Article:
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Understanding NEC Art. 500

Dec. 5, 2023
Article 500 lays the groundwork for applying and understanding Arts. 501, 502, and 503.

NEC Art. 500 provides the foundation for understanding and applying Arts. 501, 502, and 503, a series devoted to hazardous locations. It also provides the general requirements for these locations. That is, if a rule appears in Art. 500, then it applies to all installations covered by those three Articles. Those three are essentially as follows:

  • Art. 501. Class I. Flammable gases or vapors.
  • Art. 502. Class II. Combustible dust.
  • Art. 503. Class III. Combustible fibers.

Its requirements do not apply to Arts. 504 (intrinsically safe), 505 (Zone 0, 1, 2), or 505 (Zone 20, 21, 22) [500.1(B)]. But a good understanding of Art. 500 and its concepts will help you better understand these three articles.

Article 500 explains how locations are classified [500.5] in terms of Class (I, II, or III) and Division (1 or 2). It also fleshes out the classification more than the gist of it given above. But what is a Division? Article 500 provides more detail, but here is a summary of the Divisions and their definitions:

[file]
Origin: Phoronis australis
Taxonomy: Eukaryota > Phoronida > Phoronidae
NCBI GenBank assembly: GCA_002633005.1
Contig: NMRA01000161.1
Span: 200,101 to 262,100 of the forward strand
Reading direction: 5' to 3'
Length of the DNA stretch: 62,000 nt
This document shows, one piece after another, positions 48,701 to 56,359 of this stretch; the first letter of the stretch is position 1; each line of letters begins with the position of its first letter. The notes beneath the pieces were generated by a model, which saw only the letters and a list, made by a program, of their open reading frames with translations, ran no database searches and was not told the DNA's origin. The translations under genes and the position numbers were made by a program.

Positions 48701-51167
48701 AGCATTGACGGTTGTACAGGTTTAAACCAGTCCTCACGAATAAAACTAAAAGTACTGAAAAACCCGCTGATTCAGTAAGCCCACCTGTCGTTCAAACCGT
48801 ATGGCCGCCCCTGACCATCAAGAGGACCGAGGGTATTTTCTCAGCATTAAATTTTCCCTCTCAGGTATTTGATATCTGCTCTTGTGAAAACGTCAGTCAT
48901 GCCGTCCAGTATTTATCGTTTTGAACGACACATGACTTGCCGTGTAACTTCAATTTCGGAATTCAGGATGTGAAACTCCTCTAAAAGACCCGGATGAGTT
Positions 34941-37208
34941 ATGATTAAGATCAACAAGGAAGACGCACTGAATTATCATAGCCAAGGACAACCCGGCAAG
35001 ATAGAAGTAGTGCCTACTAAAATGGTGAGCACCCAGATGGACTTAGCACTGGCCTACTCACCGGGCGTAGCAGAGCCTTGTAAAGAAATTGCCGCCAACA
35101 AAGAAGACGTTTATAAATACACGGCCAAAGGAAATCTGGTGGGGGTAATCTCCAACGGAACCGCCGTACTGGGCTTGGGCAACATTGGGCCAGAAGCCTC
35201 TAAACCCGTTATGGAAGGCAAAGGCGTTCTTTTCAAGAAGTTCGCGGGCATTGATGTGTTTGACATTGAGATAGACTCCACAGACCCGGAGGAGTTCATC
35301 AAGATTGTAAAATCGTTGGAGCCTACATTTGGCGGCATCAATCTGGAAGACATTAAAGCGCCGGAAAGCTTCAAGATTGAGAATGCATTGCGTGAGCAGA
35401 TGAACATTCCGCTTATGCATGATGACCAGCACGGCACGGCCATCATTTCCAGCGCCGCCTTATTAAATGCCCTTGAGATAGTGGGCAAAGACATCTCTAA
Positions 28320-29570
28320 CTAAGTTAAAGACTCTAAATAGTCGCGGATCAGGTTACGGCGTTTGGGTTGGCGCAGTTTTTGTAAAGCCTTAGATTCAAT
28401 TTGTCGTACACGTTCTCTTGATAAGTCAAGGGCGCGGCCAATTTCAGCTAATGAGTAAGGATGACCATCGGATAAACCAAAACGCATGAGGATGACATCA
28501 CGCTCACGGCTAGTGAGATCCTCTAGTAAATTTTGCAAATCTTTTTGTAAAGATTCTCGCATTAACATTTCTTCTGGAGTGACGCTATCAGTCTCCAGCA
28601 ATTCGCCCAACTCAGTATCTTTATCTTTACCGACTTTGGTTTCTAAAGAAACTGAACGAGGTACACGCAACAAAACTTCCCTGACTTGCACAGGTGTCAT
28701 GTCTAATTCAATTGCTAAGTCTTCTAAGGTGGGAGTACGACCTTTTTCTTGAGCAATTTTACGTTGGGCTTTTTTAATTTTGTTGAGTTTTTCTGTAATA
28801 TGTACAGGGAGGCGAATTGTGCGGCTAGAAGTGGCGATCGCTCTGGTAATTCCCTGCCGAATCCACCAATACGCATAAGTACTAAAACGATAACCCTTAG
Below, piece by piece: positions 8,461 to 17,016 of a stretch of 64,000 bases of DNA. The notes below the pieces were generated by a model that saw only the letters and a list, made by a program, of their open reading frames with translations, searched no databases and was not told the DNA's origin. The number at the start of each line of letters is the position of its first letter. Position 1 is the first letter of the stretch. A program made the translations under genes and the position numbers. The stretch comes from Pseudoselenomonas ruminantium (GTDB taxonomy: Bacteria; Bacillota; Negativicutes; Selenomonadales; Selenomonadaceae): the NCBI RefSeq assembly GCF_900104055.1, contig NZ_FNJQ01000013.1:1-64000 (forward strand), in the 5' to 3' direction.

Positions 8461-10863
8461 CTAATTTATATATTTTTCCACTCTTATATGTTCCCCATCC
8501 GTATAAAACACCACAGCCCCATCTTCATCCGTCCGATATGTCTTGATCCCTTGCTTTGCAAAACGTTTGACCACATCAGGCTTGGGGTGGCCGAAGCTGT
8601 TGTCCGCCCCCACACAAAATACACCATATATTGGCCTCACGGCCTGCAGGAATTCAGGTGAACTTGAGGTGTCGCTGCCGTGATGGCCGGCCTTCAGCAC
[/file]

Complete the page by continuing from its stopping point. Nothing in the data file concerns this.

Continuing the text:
• Division 1. The flammable substance is normally present (or may be normally present) in quantities sufficient for combustion. So during normal operations, the hazard is present.
  • Division 2. The flammable substance is not normally present, but during an abnormal situation it is present (or may be present). For example, a flange gasket springs a leak, and combustible gas that wasn’t normally present is now present.

There are also groupings of materials [500.6] for each Class. For example, Class I has four Groups (A, B, C, and D). Acetylene is by itself in Group A. The other groups are differentiated on the basis of the size of the maximum experimental safe gap or a minimum igniting current ratio.

Protection techniques are also covered [500.7]. These include such things as nonincendive circuits and oil immersion.

Article 500 ends with the requirements for equipment [500.8]. These include suitability, approval for use, process seals, and equipment temperatures.

 

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Mark Lamendola

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